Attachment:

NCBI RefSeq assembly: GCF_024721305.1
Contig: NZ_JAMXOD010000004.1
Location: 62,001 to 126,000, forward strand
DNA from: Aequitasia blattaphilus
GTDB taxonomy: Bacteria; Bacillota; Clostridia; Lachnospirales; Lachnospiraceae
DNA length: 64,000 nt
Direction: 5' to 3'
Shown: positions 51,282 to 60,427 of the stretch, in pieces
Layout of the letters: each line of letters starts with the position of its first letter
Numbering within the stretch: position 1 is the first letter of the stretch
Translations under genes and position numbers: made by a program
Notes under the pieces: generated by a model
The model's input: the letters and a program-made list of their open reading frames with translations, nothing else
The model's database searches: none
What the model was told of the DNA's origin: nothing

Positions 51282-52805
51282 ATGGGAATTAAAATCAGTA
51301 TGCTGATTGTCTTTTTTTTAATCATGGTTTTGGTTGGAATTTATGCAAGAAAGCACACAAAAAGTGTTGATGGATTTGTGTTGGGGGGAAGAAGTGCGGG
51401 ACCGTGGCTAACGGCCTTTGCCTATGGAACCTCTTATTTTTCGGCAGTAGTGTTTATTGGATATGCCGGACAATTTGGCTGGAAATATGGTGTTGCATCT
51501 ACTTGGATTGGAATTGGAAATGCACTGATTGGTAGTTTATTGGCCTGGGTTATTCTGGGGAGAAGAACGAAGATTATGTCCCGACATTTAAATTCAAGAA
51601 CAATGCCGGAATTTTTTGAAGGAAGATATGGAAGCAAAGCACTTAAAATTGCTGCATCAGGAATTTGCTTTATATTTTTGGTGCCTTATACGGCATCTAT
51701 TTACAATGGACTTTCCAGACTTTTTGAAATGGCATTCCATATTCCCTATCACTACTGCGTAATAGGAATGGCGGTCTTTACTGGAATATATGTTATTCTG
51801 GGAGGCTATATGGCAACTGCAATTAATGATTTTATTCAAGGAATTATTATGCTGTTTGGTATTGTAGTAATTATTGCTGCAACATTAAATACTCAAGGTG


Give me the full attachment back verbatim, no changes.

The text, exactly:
NCBI RefSeq assembly: GCF_024721305.1
Contig: NZ_JAMXOD010000004.1
Location: 62,001 to 126,000, forward strand
DNA from: Aequitasia blattaphilus
GTDB taxonomy: Bacteria; Bacillota; Clostridia; Lachnospirales; Lachnospiraceae
DNA length: 64,000 nt
Direction: 5' to 3'
Shown: positions 51,282 to 60,427 of the stretch, in pieces
Layout of the letters: each line of letters starts with the position of its first letter
Numbering within the stretch: position 1 is the first letter of the stretch
Translations under genes and position numbers: made by a program
Notes under the pieces: generated by a model
The model's input: the letters and a program-made list of their open reading frames with translations, nothing else
The model's database searches: none
What the model was told of the DNA's origin: nothing

Positions 51282-52805
51282 ATGGGAATTAAAATCAGTA
51301 TGCTGATTGTCTTTTTTTTAATCATGGTTTTGGTTGGAATTTATGCAAGAAAGCACACAAAAAGTGTTGATGGATTTGTGTTGGGGGGAAGAAGTGCGGG
51401 ACCGTGGCTAACGGCCTTTGCCTATGGAACCTCTTATTTTTCGGCAGTAGTGTTTATTGGATATGCCGGACAATTTGGCTGGAAATATGGTGTTGCATCT
51501 ACTTGGATTGGAATTGGAAATGCACTGATTGGTAGTTTATTGGCCTGGGTTATTCTGGGGAGAAGAACGAAGATTATGTCCCGACATTTAAATTCAAGAA
51601 CAATGCCGGAATTTTTTGAAGGAAGATATGGAAGCAAAGCACTTAAAATTGCTGCATCAGGAATTTGCTTTATATTTTTGGTGCCTTATACGGCATCTAT
51701 TTACAATGGACTTTCCAGACTTTTTGAAATGGCATTCCATATTCCCTATCACTACTGCGTAATAGGAATGGCGGTCTTTACTGGAATATATGTTATTCTG
51801 GGAGGCTATATGGCAACTGCAATTAATGATTTTATTCAAGGAATTATTATGCTGTTTGGTATTGTAGTAATTATTGCTGCAACATTAAATACTCAAGGTG